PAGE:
Yea, a sick cloud upon the soul when we were boys together.
Science announced nonentity and art admired decay;
The world was old and ended, but you and I were gay.
Round us in antic order their crippled vices came—
Lust that had lost its laughter, fear that had lost its shame.
Like the white lock of Whistler, that lit our aimless gloom,
Men showed their own white feather as proudly as a plume.
Life was a fly that faded, and death a drone that stung;
The world was very old indeed when you and I were young.
Between us, by the peace of God, such truth can now be told;
Yea, there is strength in striking root, and good in growing old.
We have found common things at last, and marriage and a creed,
And I may safely write it now, and you may safely read.
To the right is the verse dedicating G. K. Chesterton's The Man Who Was Thursday to his friend E. C. ("Clerihew") Bentley.
If you have never met G. K. Chesterton, your education is incomplete. The founder of the American Chesterton Society calls him both the greatest writer and the greatest thinker of the twentieth century. Certainly anyone who could define modernist doubt and nihilism is such easy banter as this verse is no mean intellect, nor could he lack a full and fertile heart. But Dale Alquist goes on to say "Modern thinkers and commentators and critics have found it much more convenient to ignore Chesterton rather than to engage him in an argument, because to argue with Chesterton is to lose." And he is right, on both points.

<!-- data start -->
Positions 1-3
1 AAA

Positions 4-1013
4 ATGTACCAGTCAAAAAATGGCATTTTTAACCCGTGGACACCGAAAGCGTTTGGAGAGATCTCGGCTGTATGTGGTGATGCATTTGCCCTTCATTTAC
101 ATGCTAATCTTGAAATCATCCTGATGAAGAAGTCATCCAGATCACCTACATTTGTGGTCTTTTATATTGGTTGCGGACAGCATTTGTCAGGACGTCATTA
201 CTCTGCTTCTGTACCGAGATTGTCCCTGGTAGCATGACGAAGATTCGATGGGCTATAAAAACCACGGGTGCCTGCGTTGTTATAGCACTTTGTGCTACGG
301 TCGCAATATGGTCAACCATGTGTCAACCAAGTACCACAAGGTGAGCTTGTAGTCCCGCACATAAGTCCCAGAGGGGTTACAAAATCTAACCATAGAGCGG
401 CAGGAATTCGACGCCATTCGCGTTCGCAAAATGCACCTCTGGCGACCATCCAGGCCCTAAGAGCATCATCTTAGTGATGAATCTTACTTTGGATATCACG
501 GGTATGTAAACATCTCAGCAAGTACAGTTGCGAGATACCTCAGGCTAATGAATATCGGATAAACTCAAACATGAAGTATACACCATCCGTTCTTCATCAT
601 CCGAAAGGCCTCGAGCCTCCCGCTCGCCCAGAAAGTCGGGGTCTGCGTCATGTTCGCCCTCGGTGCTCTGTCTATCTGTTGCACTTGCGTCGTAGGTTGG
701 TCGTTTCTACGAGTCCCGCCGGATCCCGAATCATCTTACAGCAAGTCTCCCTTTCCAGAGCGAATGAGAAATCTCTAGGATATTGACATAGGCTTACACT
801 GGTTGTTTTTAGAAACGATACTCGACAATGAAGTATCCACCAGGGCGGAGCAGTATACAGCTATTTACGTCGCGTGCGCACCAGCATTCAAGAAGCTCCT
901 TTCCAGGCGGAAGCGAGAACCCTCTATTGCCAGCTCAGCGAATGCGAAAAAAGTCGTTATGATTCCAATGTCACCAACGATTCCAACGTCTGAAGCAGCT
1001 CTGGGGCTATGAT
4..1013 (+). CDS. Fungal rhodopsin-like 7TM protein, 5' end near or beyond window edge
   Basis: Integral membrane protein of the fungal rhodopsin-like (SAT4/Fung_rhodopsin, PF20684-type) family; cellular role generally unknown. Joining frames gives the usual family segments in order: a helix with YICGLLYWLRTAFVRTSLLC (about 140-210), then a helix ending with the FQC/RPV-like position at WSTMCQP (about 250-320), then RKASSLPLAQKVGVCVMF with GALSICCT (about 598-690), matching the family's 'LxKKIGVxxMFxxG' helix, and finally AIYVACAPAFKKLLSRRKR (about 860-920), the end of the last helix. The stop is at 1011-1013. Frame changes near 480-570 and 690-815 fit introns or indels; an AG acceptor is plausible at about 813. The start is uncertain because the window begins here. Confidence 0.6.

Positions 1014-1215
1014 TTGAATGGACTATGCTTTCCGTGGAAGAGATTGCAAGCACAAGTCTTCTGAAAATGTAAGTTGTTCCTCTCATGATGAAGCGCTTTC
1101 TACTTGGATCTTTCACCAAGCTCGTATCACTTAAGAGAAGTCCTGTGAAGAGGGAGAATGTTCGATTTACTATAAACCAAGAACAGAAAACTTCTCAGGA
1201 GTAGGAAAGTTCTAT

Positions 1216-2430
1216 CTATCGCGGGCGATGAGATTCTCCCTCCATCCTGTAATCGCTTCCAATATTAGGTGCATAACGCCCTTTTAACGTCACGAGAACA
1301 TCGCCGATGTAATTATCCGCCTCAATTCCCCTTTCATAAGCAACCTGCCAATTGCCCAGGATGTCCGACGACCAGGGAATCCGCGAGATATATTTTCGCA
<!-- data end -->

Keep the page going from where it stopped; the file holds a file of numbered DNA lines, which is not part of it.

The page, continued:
Chesterton was a prodigious writer and thinker; he wrote a daily newspaper essay and over a hundred books, including some of the finest "setpiece" mysteries ever written. He was the first Ruler of the famous Detection Club whose members included Agatha Christie and Dorothy Sayers. He wrote theology—commonsense and correct theology, for the common man. His quickly penned biography of St. Thomas Aquinas has been called the finest ever written. And he may be the most quotable writer since Shakespeare—or the Bible.
Chesterton debated George Bernard Shaw and H.G. Wells publicly on morality and progress and everything that goes with them, and he usually won. He remained good friends with both, and when he died Shaw said "The world is not thankful enough for Chesterton."
I hope to include more of his books in our ever-changing Reading List, but for now I write of The Man Who Was Thursday.
Imagine you see the world about you filled with good people, bright and clean things, and yet ... there is a threat in the air; it is a scent of something that would destroy all that is good and bright. And imagine that you were called into a totally dark room where sat the head of a secret police force dedicated to answering this threat. You can tell somehow that he is an immense man, and you are told only that he lives in the dark to make his thoughts brighter.
And his brightest thought right now is to enlist you. And your only qualification is to be willing—to be a martyr. Such is the nightmare of Gabriel Syme.
And somehow this story is wild, and comic, and unruly. It is wild like the meadows and hills; unruly like the wind, and comic like the laugh of Nature herself. Invention flows from the pen of Chesterton. (Actually, he dictated much of his work.)
And somehow, in some unspecified way, it is deeply biographical. The man who was Thursday must one day come face to face with the thing he fears most: the great, terrifying, and wholly unpredictable Sunday.
And now we may safely read.